She let the mood go like a wild animal, even encouraged it, thinking it might run tits course by two or three o’clock that afternoon. Instead, her dog was picked up by the local police, she broke her favorite coffee cup, and then sliced her finger deeply on one of the shards. By early in the afternoon, she was screaming into a pillow, throwing a tantrum like a two year old.

This however seemed to work. Hoarse from screaming, she was able to calm down and make her way to the health club where she pounded her body and released brain chemicals until nearly all traces of her snit were gone. Letting her mind wander for the first time that day, she involuntarily thought of Rory Vermillion. “Ugh,” she said out loud in the empty locker room. “He’s the cause of this, that phony cowboy. Piece of shit creep. Asshole with lizard boots. Transplanted gentrified slime.”

The chemistry between Mimi and Vermillion had not been good, and had been used only by the scotch buffer zone between them. He had toyed with her and ignored her, and he had focused on Anna with whom he had apparently made a lunch date for today. How could her friend fall for such a fake? Why wasn’t she seeing right through him? He certainly was thin enough to see through. She’d have to call Anna later on in the afternoon.

Worried that she might be swept back into the tantrum state, she scurried into the steam room — her permanent sanctuary — where she found Chuck Ludman, bartender from the night before, now glistening with sweat and tapping his right foot on the floor. His belly really wasn’t that big for his age and occupation and he looked strong; the towel barely fit around him and the slit left his leg bare almost to the hip.

“Chuck,” acknowledged Mimi, positioning herself flat on her back with both legs lifted up against a wall.

“Mimi,” acknowledged Chuck, shifting slightly in deference.

People did not feel they had to say anything at all in the steam room; but on the other hand, it wasn’t necessary to be silent either. It made for a natural environment and Mimi loved it. She could say things to people she would normally never say and they came out sounding fine. Most time, she even challenged herself to see just how far she could go. She had gotten personal, had gotten nosey, had gotten bitchy, and yes had gotten love made to her in there once. Even that hadn’t been so shocking, just very very fast and slippery.

Was it the steam? She had tried to figure this out. Exactly what did the steam do?  Was it the half nakedness? The close quarters? The near claustrophobia? What allowed her to talk to a developer about his astrological sign and why he felt he always had to be the center of attention. What made him tell her he had been into the stars in the sixties, had a moon in Leo, had a Sagittarius rising, and hadn’t talked about any of it in a while. A veritable fountain of astro-facts, he became quite animated in discussing them. They had said hello on the street from then on.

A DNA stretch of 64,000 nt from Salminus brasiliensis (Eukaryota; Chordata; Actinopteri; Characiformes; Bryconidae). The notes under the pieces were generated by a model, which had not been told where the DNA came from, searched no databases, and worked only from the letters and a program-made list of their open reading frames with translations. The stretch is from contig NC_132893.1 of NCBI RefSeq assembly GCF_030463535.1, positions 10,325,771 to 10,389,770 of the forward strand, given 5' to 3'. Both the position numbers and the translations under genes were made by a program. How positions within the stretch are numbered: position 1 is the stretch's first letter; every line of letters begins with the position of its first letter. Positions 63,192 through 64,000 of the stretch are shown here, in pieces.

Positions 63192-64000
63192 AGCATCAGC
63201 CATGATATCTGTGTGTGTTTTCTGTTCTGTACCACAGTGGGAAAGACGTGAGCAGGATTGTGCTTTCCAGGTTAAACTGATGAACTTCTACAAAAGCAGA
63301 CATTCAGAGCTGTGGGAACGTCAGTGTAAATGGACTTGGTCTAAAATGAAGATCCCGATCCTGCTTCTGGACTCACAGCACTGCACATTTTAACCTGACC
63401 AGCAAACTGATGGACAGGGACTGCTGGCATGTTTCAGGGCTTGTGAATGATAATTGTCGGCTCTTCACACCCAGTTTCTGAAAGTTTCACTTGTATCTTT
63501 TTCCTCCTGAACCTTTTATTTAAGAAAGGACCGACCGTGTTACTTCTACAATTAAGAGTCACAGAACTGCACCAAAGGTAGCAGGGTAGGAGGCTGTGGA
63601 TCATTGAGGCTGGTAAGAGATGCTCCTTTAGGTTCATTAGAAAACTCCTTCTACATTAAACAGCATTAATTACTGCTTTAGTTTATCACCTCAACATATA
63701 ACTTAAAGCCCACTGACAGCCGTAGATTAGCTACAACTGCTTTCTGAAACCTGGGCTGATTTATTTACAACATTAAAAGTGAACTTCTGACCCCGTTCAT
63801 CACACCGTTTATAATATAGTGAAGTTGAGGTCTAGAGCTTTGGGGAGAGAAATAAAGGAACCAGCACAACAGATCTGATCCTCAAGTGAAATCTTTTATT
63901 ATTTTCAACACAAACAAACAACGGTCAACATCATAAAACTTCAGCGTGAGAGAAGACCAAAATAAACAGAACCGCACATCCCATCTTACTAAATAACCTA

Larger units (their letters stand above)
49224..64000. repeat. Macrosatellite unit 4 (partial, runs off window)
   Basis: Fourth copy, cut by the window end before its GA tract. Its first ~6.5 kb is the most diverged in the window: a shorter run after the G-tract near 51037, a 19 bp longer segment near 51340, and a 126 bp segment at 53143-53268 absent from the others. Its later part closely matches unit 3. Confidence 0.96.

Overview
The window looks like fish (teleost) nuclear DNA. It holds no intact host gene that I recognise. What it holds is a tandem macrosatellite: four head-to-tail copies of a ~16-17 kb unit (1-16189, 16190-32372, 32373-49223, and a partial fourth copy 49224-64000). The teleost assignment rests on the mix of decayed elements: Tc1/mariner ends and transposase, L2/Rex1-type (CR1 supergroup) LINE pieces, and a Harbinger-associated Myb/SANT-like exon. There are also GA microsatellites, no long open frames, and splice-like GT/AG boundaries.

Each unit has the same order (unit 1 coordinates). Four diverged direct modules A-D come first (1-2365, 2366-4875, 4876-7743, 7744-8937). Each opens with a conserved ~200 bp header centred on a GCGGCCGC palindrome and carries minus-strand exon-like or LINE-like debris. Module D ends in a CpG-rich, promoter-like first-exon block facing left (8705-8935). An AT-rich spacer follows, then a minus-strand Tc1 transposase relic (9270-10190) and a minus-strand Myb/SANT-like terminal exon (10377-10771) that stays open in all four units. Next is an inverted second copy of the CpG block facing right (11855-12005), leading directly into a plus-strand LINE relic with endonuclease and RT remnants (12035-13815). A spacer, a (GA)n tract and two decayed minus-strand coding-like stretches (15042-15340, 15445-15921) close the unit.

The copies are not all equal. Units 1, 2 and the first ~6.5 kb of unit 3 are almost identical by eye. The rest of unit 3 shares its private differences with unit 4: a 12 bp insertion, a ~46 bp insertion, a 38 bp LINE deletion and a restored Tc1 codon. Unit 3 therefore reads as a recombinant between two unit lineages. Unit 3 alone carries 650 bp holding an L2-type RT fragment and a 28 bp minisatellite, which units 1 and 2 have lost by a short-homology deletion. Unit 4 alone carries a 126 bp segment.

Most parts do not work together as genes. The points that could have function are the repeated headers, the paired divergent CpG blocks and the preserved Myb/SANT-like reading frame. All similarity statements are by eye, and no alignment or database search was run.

Bookie DeVries had lost his towel in the steam room one time while stretching, exposing some commendable parts which he did a little dance trying to hide. The shy man had been mortified until Mimi muttered to him, “You don’t have to be ashamed of any of your parts for any reason a ‘tall,  Bookie.” She took on his accent as she said this, a habit she slipped into frequently without thinking. Bookie had looked at her after having reattached the towel more than snugly and had smiled the sweetest smile she had ever seen, relaxed and confident. They had said hello on the street from then on.

And there were other stories. She seemed to make friends in the steam room, and to see people for what they were at their best. She wondered what Vermillion would be like in the steam room. Would he have been different had she met him here first? She felt her heart soften slightly. Maybe he had a better side with fewer clothes on.

Someone had just doused the heating element and the  small room became thick with noisy heat. Sitting upright, she realized that Chuck had disappeared and that Max Lee Perdue was the culprit. He was wearing flip-flops: no one wore flip-flops in the steam room.

“Hello,” said Mimi, giving him the once over.

“Mimi,” he acknowledged as he put his head in his hands and slumped over, giving in to the extreme temperature.

This surprised Mimi, who scrutinized him more thoroughly now that he wasn’t looking. Did he know her? How did he know her? She looked at his fingers lost in a head of blond hair and worked her way down. The back was nice and broad, the thighs muscular. Everything glistened. Flip flops.

“Head hurting from last night, Max Lee?” she thought she would try out the name now that they were on a first-name basis.

“A little,” he answered as he straightened up. “You were there, too, huh. I guess the whole town was.” He looked truly pained. Chuck had told him  in the locker room that he had not danced on the bar, had not done tricks, had not sung, but he still could not be sure. Chuck would have lied to him.

“No, hardly anyone was there really,” said Mimi, “And you didn’t do anything obnoxious, either,” she added. “You did have a few beers. But there’s nothing wrong with that. You were celebrating. Plenty of people do it, just because they don’t have anything better to do. Like me, for instance. I didn’t have anything better to do.”  She tended to talk too much when nervous. He was cute. Sitting there, looking uncomfortable with himself, he was very very cute. Blue eyes, quite blue, perfect eyebrows. You should drink lots of water, y’know,” she said, unable to keep from mothering him just a little.

“I know,” answered Max,” “I’ve been trying. Do you happen to know how I got money in my pockets last night?” He had forgotten to ask Chuck and it concerned him. Had he gambled?

“As I recall,” Mimi said, readjusting her towel and moving close to him, “You got undressed.”